U.S. Hybrid, a subsidiary of Ideanomics (Nasdaq: IDEX), will be partnering with a consortium led by A-1 Alternative Fuel Systems to develop two hydrogen fuel cell E-buses at facilities in Wisconsin and Indiana.
The news was announced on Monday and the companies will be receiving funding for the new pilot project from the South Coast Air Quality Management District and SoCalGas, a California government agency concerned with reducing air pollution and a Los Angeles utility company.
The zero-emission paratransit buses will be built on the chassis of a Ford E-450 and F-53. U.S. Hybrid will be providing the fuel cells and EV propulsion systems and A-1 will provide the hydrogen fuel storage and delivery systems on the vehicles.
“With support from South Coast AQMD and SoCalGas, we are accelerating the deployment of hydrogen technology in the transportation sector. Together with U.S. Hybrid and others in the consortium, we will introduce extended-range zero-emission shuttle bus solutions for the transit industry,” said Kevin Gilio, VP of sales at A-1.
“These buses will directly address the growing concerns of operators looking to reduce emissions but are struggling with range limitations.”
Following completion, the two buses will enter a 1-year service and demonstration period with the California public transit authority. Once that period has concluded, the hydrogen-powered vehicles will become commercially available from A-1’s bus dealer network in the latter half of 2023.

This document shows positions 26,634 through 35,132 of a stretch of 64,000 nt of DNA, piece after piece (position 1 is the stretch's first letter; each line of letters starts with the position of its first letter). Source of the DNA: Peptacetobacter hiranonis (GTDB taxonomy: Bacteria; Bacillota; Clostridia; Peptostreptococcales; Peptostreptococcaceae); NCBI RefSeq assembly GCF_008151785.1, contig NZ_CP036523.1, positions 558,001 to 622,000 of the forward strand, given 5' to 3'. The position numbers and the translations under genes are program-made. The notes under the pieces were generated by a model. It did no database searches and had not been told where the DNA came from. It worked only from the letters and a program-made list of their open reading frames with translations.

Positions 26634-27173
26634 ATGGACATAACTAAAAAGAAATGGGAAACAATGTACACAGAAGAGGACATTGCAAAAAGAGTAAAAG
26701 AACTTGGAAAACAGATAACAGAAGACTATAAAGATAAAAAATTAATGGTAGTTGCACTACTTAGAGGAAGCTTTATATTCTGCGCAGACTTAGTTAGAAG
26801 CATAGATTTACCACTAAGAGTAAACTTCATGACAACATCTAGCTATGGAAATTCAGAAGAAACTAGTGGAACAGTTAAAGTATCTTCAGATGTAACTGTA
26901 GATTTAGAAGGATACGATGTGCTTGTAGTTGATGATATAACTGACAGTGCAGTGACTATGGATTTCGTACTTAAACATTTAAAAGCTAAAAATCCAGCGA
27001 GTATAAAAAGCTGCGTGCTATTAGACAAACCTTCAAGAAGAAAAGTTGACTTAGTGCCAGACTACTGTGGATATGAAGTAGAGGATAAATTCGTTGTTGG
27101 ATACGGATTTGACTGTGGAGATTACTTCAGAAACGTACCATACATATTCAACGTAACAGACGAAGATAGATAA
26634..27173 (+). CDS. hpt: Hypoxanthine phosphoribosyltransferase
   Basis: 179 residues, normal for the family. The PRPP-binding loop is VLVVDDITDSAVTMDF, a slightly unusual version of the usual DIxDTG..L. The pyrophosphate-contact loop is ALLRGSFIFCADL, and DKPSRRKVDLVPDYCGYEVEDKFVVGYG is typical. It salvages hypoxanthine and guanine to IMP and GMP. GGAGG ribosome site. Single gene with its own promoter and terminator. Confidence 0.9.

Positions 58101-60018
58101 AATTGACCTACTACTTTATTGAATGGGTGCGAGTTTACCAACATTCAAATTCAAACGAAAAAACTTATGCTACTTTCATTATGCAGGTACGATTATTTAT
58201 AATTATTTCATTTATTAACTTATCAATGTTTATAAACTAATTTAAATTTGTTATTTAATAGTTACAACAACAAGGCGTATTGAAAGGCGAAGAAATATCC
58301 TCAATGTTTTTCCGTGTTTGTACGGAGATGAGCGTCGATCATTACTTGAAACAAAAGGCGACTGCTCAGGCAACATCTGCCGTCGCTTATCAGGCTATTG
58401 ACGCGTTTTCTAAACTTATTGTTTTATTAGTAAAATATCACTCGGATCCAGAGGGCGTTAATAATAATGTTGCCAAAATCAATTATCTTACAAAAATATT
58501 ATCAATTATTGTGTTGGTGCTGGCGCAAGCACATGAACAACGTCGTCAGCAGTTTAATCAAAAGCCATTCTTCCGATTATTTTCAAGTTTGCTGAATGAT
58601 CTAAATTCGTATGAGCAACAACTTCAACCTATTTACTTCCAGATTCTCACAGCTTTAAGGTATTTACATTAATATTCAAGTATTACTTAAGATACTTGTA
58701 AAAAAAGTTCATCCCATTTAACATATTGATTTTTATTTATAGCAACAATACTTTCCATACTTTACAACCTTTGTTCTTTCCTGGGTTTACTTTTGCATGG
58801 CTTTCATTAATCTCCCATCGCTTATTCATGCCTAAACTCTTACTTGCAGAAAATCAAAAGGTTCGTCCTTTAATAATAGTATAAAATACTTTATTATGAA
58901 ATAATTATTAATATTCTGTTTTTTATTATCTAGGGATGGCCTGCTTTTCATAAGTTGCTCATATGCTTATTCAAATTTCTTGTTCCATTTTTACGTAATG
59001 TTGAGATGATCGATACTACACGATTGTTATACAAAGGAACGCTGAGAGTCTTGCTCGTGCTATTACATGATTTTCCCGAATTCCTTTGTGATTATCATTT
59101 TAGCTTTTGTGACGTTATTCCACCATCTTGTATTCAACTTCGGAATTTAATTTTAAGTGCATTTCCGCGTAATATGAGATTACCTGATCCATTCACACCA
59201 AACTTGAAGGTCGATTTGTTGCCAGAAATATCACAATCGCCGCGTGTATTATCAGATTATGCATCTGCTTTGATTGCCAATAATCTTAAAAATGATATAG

Pilot project has implications for future of California transit
According to Ideanomics, the largest deployment of fuel-cell E-buses is in California, and according to the National Renewable Energy Laboratory (NREL), the cost of building and operating a fuel-cell electric bus has decreased substantially in recent days and many investors are putting their dollars toward expanding hydrogen fueling infrastructure.
Additionally, a recent report from the NREL indicated that 11 of California’s biggest public transit authorities plan on having a mixed fleet of vehicles which will include fuel-cell electric buses. This represents approximately 1,800 fuel-cell E-buses that could potentially be sold there over the next 18 years.
NREL also estimates that 1,500 fuel-cell E-buses could be purchased as smaller transit authorities in the Golden State are finalizing their zero-emission agendas.
“Over the past two years, U.S. Hybrid’s EV propulsion system and fuel cells have been installed in street sweepers, buses, and port drayage vehicles,” said Robin Mackie, President of Ideanomics Mobility.
“I am excited to see U.S. Hybrid partnering with A-1 Alternative Fuel Systems and other consortium members to help California’s bus fleet become zero emission faster.”